'In accord with the basic principle that liability for negligence is predicated upon fault of the person charged, and that a loss suffered by one person which is not attributable to negligence or misconduct on the part of another is damnum absque injuria, it is recognized that no action will lie for injuries attributable to what is termed inevitable or unavoidable accident, * * *.'
The text contains also the recital:
'* * * and further that an accident need not be free from human agency in order to be unavoidable.'
It follows from the foregoing that the court should have directed a verdict for the defendant at the close of the evidence. However, in view of the decisions, it seemed the better practice to await the verdict of the jury and then rule on the question of the sufficiency of the evidence. This was done.
2. In his motion for new trial, plaintiff's counsel complains that the court did not sufficiently instruct the jury on the question of furnishing the plaintiff a reasonably safe place in which to work, or to provide him with a protective device. The alleged error urged by counsel for plaintiff is that the duty of the defendant was a continuing one. The evidence did not justify such a suggestion to the jury. The law of the case, according to the theory of counsel for plaintiff, was fully covered by the instructions.
3. The remaining question urged by counsel is that the court 'instructed the jury' in the absence of counsel, or the parties. It is the general rule announced by all of the authorities, that communications between the trial judge and the jury after submission of the case must take place in open court and in the presence of the parties or their counsel. No sound argument can be made against this wholesome rule and the author has been diligent and alert always to observe the rule. In the instant case the jury made written inquiry while the court was engaged in the trial of another case as to whether the plaintiff was receiving compensation benefits. The court (relying upon the repeated statements of plaintiff's counsel that he was not, and there being no evidence to the contrary and such statements having been made without objections on the part of counsel for defendant) felt justified in giving a negative answer. It was in nowise an instruction to the jury. It was merely answering an immaterial and inconsequential question. It did not seem necessary, in the interest of facilitating and expediting the trial of cases, to interrupt another case and bring counsel before the court to formulate an answer, the truth of which was acknowledged and which was immaterial in the deliberation of the jury.
In the case of Yates v. Whyel Coke Co., 221 F. 603, loc. 608, the Court of Appeals for the Sixth Circuit considered a somewhat similar situation. In doing so, it quoted as follows:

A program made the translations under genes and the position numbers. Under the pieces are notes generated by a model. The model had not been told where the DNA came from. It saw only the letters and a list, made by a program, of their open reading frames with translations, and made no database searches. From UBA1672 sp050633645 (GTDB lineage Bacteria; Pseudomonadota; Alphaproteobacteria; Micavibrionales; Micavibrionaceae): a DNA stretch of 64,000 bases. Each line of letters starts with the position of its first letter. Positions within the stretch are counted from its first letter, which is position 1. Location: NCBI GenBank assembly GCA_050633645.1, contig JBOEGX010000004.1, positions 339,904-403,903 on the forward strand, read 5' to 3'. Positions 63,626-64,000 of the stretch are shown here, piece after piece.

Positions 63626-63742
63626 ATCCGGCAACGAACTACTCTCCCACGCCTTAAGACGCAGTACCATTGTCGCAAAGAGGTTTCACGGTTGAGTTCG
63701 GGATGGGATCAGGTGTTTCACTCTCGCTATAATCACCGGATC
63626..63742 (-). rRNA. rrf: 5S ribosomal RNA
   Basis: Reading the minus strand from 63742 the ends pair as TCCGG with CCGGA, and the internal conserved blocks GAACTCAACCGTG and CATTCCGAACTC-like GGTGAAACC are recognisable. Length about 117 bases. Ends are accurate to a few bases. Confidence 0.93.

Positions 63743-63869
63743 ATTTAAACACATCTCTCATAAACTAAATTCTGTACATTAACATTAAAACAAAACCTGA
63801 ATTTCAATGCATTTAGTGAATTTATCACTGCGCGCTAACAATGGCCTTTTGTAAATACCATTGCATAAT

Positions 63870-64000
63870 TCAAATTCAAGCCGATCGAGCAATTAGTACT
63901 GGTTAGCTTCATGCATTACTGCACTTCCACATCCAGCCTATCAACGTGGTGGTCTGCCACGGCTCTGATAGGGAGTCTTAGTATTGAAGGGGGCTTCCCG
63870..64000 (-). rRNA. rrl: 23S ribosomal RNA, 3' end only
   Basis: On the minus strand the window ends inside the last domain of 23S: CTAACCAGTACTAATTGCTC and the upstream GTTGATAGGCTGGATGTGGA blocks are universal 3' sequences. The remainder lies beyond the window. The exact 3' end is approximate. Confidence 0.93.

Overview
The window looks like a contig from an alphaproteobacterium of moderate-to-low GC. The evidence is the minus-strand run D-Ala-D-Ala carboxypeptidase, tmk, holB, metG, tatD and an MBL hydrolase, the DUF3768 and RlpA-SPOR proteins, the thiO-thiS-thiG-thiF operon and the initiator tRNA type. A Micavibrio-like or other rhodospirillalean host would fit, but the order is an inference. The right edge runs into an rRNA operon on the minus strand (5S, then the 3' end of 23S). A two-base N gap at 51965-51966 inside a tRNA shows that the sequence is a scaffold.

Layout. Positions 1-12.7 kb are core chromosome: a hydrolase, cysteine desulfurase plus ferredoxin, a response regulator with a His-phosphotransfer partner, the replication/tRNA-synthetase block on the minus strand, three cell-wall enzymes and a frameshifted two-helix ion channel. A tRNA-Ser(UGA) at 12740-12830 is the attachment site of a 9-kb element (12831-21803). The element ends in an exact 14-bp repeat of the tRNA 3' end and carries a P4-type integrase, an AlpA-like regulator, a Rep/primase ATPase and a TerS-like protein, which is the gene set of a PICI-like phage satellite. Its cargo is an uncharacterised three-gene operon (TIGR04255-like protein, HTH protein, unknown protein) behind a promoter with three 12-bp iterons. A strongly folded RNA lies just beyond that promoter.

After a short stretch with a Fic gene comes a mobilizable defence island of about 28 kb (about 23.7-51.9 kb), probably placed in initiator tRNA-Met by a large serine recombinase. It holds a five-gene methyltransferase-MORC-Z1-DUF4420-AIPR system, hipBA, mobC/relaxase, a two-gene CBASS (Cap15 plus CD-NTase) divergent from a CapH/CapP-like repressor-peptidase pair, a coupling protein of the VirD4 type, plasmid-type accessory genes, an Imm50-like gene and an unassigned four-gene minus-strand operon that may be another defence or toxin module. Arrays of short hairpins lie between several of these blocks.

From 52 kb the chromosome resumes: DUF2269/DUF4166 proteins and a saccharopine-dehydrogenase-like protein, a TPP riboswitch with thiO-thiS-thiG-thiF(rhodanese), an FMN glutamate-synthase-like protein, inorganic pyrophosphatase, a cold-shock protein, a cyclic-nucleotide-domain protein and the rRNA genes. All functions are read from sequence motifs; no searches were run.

"The power of federal judges, as defined by the common law, in the submission of cases and the control of the deliberation of juries, still remains."
The court then said:
'A trial court should avoid instructing a jury in the absence of counsel for the respective parties, when it can conveniently do so, and especially where the supplemental charge covers propositions of law not dealt with by the original charge; * * *.'
As heretofore stated, and contrary to the insistence of counsel for the plaintiff who really knows the facts, the court did not instruct the jury. Where a judge merely answers an inquiry and does not instruct, error cannot be urged. Foster v. Beckman, Tex.Civ.App., 85 S.W.2d 789; Beyer v. Hermann, 173 Mo. 295, 73 S.W. 164.
And, as said in a text found in Volume 53 American Jurisprudence, Section 942, p. 667, the act of the court in merely replying to a jury's request for information is generally addressed to the court's discretion. In 89 C.J.S., Trial, § 473, p. 117, an identical situation is covered in these words: 'A mere inquiry by the jury relating to the possible findings is not misconduct, * * *.'
There are cases which have held that the verdict will not be set aside where the communication is a mere collateral direction which could not influence the jury in arriving at its verdict. In the instant case it was not even a collateral direction but merely an answer as to a collateral fact emphasized repeatedly by counsel for plaintiff in his arguments to the jury.
4. Although the jury found that both plaintiff and defendant were free of negligence, and that it was a 'freak accident,' this finding was fully confirmed by a poll of the jury when the verdict was returned. The recommendation of the jury that the plaintiff be paid $ 5,000, and given life employment was such surplusage that the court had but one duty, and that was to disregard the recommendation, and to order judgment upon the verdict for the defendant. Patterson v. United States, 2 Wheat. 221, 15 U.S. 221, 4 L. Ed. 224.
In view of the above, the motion for a new trial should be overruled and it will be so ordered.